NEWTOWN, Conn., Dec. 19, 2012— -- The people of Newtown, Conn., and the surrounding towns are filled with fear and doubt in light of the rampage that turned their worlds upside down. Despite the uncertainty, however, there is one thing parents are adamant about: They're not going anywhere.
"I know it's an awful thing, but this town and the towns surrounding it, it's a big community where people come together and people know each other," resident Chris Roman said. "Growing up here, I would definitely stay."
He paused a moment, before saying with great resolve, "I'm definitely going to stay. One tragedy is not going to push us away."
Roman and his wife, Ellen Roman, are the parents of 16-month-old Stella and they have held her even closer since the Adam Lanza killed 26 people at Sandy Hook Elementary School before turning the gun on himself. He had killed his mother at her home earlier that morning.
"I don't think I've kissed her as much as I have in the past three days as I have the entire time she's been alive," Ellen Roman, 33, said. "I constantly am picking her up and kissing her and hugging her."
The new mom is still shaken by the shooting, gasping to choke back tears as she recalled hearing the news.
"Before I even knew that anyone had died, before I even knew that anyone had been shot, I was bawling; just to know that gunfire had happened anywhere near a school in Newtown affected me," she said through tears. "This town is so small and it's such a tight community and everyone knows everyone so it's just, it just doesn't happen here. It just doesn't happen in this town."
Chris Roman, 36, said there's "a big hole to fill that will never be filled" in the community, and he hopes for change so that the only tricky conversation he'll have to have with his young daughter in the future is "the birds and the bees talk."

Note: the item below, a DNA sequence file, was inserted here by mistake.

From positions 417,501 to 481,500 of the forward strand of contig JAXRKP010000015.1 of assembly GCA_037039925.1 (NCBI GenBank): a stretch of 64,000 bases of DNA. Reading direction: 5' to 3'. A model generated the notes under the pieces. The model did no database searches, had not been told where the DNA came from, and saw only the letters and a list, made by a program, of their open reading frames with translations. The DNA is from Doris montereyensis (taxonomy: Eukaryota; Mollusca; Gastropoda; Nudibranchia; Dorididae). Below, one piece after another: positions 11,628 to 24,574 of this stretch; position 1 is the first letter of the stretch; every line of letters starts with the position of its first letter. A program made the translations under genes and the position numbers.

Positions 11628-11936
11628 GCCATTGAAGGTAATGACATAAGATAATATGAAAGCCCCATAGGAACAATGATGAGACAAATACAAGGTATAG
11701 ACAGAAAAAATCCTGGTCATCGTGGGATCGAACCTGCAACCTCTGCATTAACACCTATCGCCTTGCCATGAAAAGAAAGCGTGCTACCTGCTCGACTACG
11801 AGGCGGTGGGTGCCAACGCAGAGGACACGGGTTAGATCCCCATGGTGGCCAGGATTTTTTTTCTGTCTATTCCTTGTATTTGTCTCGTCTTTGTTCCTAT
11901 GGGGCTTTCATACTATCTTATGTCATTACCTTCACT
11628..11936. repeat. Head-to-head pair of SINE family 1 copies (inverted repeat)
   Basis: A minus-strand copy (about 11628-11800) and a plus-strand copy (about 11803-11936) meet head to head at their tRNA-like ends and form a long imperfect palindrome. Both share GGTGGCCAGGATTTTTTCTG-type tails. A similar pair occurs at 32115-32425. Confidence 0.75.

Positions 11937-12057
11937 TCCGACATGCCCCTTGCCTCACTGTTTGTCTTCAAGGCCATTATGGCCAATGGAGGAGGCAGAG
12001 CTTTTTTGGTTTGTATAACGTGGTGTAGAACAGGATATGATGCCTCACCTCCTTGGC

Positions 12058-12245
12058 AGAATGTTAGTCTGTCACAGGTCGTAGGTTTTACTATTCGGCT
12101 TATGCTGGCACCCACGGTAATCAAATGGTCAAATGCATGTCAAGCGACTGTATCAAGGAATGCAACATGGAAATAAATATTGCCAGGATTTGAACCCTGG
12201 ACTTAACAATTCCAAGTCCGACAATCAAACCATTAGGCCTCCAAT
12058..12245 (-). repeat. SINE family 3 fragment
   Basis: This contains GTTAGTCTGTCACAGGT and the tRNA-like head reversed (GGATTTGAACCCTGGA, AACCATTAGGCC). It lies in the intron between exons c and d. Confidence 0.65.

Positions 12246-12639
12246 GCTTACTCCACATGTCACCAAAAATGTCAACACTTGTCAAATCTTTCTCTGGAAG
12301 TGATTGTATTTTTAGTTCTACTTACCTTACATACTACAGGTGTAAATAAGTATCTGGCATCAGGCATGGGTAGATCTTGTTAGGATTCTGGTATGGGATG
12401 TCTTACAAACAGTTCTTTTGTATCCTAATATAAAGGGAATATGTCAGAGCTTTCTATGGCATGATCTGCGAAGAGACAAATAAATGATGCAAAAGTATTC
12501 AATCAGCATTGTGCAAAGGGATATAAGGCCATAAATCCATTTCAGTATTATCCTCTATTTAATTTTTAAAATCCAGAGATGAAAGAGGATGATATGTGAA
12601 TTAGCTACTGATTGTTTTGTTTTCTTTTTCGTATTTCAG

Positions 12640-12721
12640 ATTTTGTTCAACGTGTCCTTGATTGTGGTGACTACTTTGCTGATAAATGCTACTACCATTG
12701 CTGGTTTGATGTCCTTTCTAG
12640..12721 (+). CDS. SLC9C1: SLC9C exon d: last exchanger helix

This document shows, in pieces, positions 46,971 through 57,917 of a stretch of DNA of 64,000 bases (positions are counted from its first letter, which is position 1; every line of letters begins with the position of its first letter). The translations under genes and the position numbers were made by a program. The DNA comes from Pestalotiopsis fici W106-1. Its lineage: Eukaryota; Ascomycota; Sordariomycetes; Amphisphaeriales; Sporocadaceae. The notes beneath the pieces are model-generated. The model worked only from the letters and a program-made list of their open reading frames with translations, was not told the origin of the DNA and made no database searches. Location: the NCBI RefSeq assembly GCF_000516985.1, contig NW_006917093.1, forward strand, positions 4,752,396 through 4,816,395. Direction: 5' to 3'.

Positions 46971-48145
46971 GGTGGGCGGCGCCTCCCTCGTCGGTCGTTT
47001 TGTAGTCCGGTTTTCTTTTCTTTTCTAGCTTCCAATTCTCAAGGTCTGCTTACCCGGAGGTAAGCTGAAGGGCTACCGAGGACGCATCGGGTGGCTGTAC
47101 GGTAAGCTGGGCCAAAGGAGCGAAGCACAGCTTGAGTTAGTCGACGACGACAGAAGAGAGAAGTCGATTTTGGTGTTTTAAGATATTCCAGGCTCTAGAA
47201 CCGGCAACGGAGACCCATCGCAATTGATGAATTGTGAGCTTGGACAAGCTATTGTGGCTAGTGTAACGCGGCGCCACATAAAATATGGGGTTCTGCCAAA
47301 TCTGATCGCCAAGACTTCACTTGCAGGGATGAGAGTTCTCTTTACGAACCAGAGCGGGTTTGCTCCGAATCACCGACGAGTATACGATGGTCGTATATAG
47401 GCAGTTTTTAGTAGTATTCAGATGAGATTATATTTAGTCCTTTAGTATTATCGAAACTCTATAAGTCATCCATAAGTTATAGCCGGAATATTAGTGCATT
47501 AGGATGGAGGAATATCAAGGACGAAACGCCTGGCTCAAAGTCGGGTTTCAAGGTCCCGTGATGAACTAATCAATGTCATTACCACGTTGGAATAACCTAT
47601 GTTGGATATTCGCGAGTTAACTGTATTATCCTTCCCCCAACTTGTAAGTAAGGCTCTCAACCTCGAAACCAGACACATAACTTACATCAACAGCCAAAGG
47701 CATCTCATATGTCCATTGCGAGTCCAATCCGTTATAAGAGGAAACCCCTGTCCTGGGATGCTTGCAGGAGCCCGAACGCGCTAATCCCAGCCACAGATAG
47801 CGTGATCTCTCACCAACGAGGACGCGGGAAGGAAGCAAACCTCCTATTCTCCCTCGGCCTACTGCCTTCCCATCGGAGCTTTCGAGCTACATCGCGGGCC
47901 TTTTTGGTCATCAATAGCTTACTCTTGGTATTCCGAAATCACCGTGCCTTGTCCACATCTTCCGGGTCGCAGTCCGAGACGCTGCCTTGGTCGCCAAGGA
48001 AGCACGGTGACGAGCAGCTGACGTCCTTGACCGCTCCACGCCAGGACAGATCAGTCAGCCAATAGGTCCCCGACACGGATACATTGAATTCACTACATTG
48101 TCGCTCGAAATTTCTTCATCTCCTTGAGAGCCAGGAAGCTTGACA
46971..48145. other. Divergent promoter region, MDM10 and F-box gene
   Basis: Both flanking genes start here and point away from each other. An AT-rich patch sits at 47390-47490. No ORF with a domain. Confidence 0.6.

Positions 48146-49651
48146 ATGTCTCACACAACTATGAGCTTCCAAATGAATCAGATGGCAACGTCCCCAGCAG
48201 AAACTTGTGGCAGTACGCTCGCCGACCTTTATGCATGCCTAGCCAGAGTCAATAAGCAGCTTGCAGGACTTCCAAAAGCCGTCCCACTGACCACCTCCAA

"It's something that we all have to deal with and work together and try to stop it from happening so I wouldn't have to explain it to her," he said of school shootings.
Other parents echoed the Romans' sentiments.
Maureen Pendergast is the mother of 11-month-old James and her 8-year-old nephew is a student at Sandy Hook Elementary School.
"It's absolutely terrible," Pendergast said. "My nephew, Brian, was in the school when it did happen and James goes to day care right down the street here, so it's hard to say [Lanza] didn't stop into the day care."
She said Brian is "as OK as he can be" and that his parents are planning on putting him in counseling. Pendergast knows that healing will take time, but she plans on sticking it out.
"I want to stay," she said. "Overall, it's a very cute and quiet town. My husband has lived here his entire life and I like it. It's a tough community."
Others are equally committed, including Ana Deaguiar of nearby Danbury.
"I'm not going anywhere," Deaguiar, mother of 16-month-old Giovanni, said. "I've spent 11 years in Danbury and I don't think about moving at all. I want him to grow up here and not let this be the only memory there is of this state and this region."